Abbotsford RFC beat Surrey Beavers 36-26 After jumping out to a 26-0 lead, Abbotsford let Surrey back in the game but still led 26-14 at the half. The second frame saw both sides competing in a track meet as Surrey closed the gap to 26-33 but a late Abby penalty secured the win. Abbotsford tries were recorded by Brian Chin, Tanner Saliken, Gareth Bartlett, Iqbal Sidhu and Tyler Adams with four conversions added by fullback Jordan Tait. Bryce Hewko provided the insurance marker with the late penalty.

Third-seeded Capilano-B downed the top-ranked Abbotsford RFC 2712 in the provincial Tier-B final. Caps had been level 7-7 with Abby at the break, but unleashed their runners for three tries to put the game out of reach in the second half. Abby’s points came courtesy of Lane Tennant and Brian Cuthbertson tries as well as a conversion from Khaene Hirschman. – STAFF REPORTER


INDEX Community Notices ....................................1000 Family Announcements ...........................1119 Employment..........................................................1200 Education .................................................................1400 Special Occasions...........................................1600 Marketplace ..........................................................2000 Children ......................................................................3000 Pets & Livestock ...............................................3500 Health............................................................................4000 Travel & Recreation ......................................4500 Business & Finance .......................................5000 Legals ............................................................................5500 Real Estate ..............................................................6000 Rentals .........................................................................6500 Personals ...................................................................7000 Service Directory .............................................8000 Transportation ....................................................9000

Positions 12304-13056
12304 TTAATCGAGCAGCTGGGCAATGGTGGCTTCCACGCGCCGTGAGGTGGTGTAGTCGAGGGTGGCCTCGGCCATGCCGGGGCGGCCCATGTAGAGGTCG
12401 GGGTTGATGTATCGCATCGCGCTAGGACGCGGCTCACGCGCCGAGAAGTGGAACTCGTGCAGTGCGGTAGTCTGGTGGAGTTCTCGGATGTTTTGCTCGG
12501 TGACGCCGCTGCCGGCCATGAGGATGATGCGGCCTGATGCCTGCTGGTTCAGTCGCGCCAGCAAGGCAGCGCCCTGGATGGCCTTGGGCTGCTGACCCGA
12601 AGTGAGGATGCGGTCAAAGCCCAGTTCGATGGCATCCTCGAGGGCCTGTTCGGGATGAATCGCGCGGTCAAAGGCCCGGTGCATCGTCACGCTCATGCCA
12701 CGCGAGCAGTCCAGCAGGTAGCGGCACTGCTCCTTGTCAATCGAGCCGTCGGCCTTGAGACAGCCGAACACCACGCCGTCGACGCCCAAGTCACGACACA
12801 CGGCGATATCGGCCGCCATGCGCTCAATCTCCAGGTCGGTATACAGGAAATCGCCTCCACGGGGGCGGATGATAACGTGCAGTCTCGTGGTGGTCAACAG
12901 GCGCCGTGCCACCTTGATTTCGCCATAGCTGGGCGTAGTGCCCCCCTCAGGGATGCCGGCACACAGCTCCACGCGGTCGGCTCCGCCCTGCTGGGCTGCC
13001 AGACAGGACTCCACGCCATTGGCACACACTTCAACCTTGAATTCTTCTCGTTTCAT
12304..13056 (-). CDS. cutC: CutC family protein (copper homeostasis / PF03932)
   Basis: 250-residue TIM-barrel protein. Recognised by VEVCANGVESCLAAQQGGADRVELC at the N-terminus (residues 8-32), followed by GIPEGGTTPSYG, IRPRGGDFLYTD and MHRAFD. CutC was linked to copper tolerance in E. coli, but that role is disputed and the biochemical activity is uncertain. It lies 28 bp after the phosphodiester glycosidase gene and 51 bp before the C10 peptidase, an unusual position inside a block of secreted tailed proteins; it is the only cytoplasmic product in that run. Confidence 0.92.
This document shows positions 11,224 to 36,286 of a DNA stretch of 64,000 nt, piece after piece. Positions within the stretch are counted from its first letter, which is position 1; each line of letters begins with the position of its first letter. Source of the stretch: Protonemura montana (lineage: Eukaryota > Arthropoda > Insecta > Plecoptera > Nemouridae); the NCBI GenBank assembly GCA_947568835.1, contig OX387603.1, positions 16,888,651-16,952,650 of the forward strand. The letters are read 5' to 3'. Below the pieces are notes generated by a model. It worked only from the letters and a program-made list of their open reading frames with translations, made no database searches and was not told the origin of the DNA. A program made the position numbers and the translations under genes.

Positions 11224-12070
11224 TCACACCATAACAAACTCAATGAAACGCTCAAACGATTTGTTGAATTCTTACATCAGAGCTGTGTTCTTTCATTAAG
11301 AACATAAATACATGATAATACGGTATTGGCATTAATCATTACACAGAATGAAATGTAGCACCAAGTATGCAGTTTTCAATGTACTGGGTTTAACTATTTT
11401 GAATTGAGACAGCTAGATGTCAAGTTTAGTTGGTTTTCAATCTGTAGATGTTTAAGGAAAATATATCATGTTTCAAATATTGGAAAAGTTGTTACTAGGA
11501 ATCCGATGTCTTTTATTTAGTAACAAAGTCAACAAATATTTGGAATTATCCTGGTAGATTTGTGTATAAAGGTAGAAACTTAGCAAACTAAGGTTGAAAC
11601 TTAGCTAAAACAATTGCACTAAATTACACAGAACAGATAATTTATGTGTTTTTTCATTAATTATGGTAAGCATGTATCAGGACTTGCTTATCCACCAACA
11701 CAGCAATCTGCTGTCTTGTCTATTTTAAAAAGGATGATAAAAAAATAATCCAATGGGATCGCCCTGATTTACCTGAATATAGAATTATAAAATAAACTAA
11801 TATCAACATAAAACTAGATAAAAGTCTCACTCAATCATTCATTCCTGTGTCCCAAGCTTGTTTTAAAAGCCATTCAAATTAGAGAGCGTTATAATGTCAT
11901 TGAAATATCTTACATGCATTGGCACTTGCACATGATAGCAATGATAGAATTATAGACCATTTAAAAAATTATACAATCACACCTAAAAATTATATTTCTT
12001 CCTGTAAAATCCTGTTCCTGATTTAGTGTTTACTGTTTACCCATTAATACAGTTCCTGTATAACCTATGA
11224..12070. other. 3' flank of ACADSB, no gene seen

Sales Centre Hours: Mon. - Fri. 8:30am - 5:00pm Email: Fax: 1-604-985-3227 Delivery: 604-854-5244



All advertising published in this newspaper is accepted on the premise that the merchandise and services offered are accurately described and willingly sold to buyers at the advertised prices. Advertisers are aware of these conditions. Advertising that does not conform to these standards or that is deceptive or misleading, is never knowingly accepted. If any reader encounters non-compliance with these standards we ask that you inform the Publisher of this newspaper and The Advertising Standards Council of B.C. OMISSION AND ERROR: The publishers do not guarantee the insertion of a particular advertisement on a specified date, or at all, although every effort will be made to meet the wishes of the advertisers. Further, the publishers do not accept liability for any loss or damage caused by an error or inaccuracy in the printing of an advertisement beyond the amount paid for the space actually occupied by the portion of the advertisement in which the error occurred. Any corrections or changes will be made in the next available issue. The Abbotsford/Mission Times will be responsible for only one incorrect insertion with liability limited to that portion of the advertisement affected by the error. Request for adjustments or corrections on charges must be made within 30 days of the ad’s expiration. For best results